“FEUQ affiliates and non-member associations were shocked that FAÉCUM, an otherwise well-researched organization, would publish a report that is both unfair and of poor quality to trigger a disaffiliation procedure without going through a referendum.”

The FAÉCUM report proposes the creation of a new Quebec student federation, and calls on associations from other universities to join it. Last weekend, representatives of several interested associations, including SSMU and PGSS, met to discuss the option.

Asked whether SSMU would consider joining ASSÉ – the smaller, but more militant Quebec student federation, instead of a FAÉCUM-organized federation – Moustaqim-Barrette explained that SSMU did not meet ASSÉ’s requirement for a “sovereign general assembly” due to its online ratification procedure. She explained that she admired ASSÉ for its ability to resist government policies and actions, however.

“I think FEUQ definitely could have used more of [an] ASSÉ touch in the way that it mobilizes its members and […] I think it lost the ability to do that,” she said.

She clarified, though, that she believed that representation at the provincial level was important, and that in theory, she supported joining a wider federation to better represent student interests.

“People just don’t care, that’s the impression I get all the time,” she continued, referring to the typical McGill student’s interest in provincial politics. “Having this institutionalized for SSMU to be represented on this provincial and national level is so important.”

Both FAÉCUM and FEUQ declined to comment.

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The problem of modern revisionism http://www.mcgilldaily.com/2015/03/the-problem-of-modern-revisionism/ http://www.mcgilldaily.com/2015/03/the-problem-of-modern-revisionism/#comments Mon, 23 Mar 2015 10:05:31 +0000 http://www.mcgilldaily.com/?p=41365 LETTER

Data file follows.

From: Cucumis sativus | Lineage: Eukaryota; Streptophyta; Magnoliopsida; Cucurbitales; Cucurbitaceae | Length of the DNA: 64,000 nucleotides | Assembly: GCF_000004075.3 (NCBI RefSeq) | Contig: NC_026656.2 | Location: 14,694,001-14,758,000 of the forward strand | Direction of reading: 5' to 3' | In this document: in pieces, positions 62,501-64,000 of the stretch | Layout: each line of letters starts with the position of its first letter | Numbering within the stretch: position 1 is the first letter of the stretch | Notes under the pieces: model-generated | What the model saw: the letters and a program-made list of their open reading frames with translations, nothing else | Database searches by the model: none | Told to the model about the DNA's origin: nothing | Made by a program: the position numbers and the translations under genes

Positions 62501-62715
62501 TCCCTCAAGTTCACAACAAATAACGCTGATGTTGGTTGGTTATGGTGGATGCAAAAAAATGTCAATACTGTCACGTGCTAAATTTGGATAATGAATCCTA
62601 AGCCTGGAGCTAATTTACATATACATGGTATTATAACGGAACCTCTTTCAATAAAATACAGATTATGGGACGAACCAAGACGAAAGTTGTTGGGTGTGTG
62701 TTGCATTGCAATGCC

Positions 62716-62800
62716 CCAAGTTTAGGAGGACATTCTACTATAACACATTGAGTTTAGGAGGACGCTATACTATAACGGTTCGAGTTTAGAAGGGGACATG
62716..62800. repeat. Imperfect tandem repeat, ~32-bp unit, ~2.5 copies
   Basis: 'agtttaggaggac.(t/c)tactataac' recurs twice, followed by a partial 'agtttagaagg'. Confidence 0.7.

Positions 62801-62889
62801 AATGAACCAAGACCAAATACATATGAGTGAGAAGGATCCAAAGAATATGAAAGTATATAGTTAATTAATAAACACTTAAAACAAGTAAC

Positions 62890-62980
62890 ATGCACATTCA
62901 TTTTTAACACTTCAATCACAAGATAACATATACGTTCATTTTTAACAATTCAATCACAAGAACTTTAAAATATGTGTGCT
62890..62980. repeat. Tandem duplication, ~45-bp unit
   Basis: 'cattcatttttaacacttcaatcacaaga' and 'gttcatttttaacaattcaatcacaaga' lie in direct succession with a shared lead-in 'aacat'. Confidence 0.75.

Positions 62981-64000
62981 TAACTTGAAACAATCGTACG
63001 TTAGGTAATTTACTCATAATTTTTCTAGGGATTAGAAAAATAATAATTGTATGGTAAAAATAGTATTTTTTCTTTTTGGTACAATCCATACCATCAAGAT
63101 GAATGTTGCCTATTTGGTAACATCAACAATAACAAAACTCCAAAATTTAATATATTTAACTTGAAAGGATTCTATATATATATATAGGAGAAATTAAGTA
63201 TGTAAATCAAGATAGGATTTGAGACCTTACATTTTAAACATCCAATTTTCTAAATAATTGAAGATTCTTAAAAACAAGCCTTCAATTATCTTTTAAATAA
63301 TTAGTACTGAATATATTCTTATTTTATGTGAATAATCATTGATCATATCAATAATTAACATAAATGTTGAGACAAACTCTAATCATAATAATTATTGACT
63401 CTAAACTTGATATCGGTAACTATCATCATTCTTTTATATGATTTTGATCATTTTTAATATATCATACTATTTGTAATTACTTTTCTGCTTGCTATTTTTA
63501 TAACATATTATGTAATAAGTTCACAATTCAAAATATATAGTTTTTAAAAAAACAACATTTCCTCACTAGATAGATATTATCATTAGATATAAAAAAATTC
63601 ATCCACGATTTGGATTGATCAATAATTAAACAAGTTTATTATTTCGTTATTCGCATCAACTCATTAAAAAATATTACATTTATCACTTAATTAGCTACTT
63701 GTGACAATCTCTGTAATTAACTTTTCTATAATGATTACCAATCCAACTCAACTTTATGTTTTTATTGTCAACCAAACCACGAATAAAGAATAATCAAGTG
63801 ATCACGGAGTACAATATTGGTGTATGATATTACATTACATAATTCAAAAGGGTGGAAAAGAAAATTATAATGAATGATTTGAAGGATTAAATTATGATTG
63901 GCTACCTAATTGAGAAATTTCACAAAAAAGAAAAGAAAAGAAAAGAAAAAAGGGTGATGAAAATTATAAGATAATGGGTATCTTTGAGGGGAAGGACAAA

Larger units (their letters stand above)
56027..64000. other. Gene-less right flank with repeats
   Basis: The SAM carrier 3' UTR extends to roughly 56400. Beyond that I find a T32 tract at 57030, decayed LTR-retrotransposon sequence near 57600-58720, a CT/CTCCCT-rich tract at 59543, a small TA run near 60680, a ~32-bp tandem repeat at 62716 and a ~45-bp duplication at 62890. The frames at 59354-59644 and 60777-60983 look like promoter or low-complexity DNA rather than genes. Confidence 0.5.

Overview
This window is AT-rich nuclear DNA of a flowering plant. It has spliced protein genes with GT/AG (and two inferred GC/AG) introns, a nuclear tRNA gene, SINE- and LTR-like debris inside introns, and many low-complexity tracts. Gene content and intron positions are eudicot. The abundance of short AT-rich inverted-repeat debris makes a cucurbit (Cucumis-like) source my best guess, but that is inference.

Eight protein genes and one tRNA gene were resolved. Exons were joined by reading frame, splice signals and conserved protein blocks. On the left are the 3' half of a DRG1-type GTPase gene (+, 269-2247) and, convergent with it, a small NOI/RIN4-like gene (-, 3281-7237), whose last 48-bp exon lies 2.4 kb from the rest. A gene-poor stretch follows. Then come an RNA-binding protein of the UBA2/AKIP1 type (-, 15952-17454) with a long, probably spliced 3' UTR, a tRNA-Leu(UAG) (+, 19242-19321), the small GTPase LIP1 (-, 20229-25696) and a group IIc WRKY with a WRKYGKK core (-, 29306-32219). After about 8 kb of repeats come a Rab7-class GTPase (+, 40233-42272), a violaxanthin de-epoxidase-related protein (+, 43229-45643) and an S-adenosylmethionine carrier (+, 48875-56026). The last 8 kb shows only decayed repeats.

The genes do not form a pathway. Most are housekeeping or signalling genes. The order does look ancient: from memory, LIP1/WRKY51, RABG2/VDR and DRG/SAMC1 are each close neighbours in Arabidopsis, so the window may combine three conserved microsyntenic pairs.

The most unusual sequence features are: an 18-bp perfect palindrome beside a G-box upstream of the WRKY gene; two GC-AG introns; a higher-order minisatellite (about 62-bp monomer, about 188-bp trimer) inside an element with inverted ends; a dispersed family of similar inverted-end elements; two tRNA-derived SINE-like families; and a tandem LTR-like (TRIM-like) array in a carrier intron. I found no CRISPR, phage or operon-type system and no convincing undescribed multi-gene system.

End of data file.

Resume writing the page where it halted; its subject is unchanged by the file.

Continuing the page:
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I had the unsettling experience of reading Samer Richani’s “Beyond Eurocentrism: the slow decay of academic colonization in McGill’s School of Architecture” (January 26, Features, page 13). It showed that there had been a prejudice to our school’s architectural history for decades – a largely unchallenged Eurocentrism, only removed, to a large extent, by reforms in the 1990s.

Unlike what’s suggested in the article, we ought to focus on monuments because they are not just ‘the West’s’ desire to place itself above others, and to seek “self-validation.” Monuments are common to all cultures: they are in fact our global heritage. Denying their existence relies mostly on our discomfort with how monuments have been treated in the past by Europeans like Fletcher.

The flaw of earlier generations, like Bannister Fletcher’s, was to simply see the styles of history as one tree that was theirs: Europe. We need not fall into this trap if, thanks to our modern awareness of history in other parts of the world, our tastes have likewise been broadened.
If we go on being afraid of real differences in architectural masterpieces versus architectural necessities, we will continue to cast it as an ongoing battle between our social liberties and the prejudices of bigoted Eurocentrics. Forced to look at architecture forever as the history of how to make things, we will slowly forget its historical artistry.

My defiant hope, in fact, is that European architecture continues to dominate McGill’s campus. In no political way am I harangued by spires or entablatures on the Arts building, and “the menagerie of imported styles of the buildings on this campus” do not roil my sensibilities of justice. I simply don’t see, or fear to see, through its monocular “lens of Eurocentricity and its ubiquitous hegemony.” I feel oppressed only by a few ugly crenellations here and there, and the words of a few historical demolitionists.

—Benjamin Cohen-Murison, U3 English and History

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Who watches the watchers? http://www.mcgilldaily.com/2015/03/who-watches-the-watchers/ http://www.mcgilldaily.com/2015/03/who-watches-the-watchers/#comments Mon, 23 Mar 2015 10:05:30 +0000 http://www.mcgilldaily.com/?p=41356 Bill C-51 is hypocritical and promotes fearmongering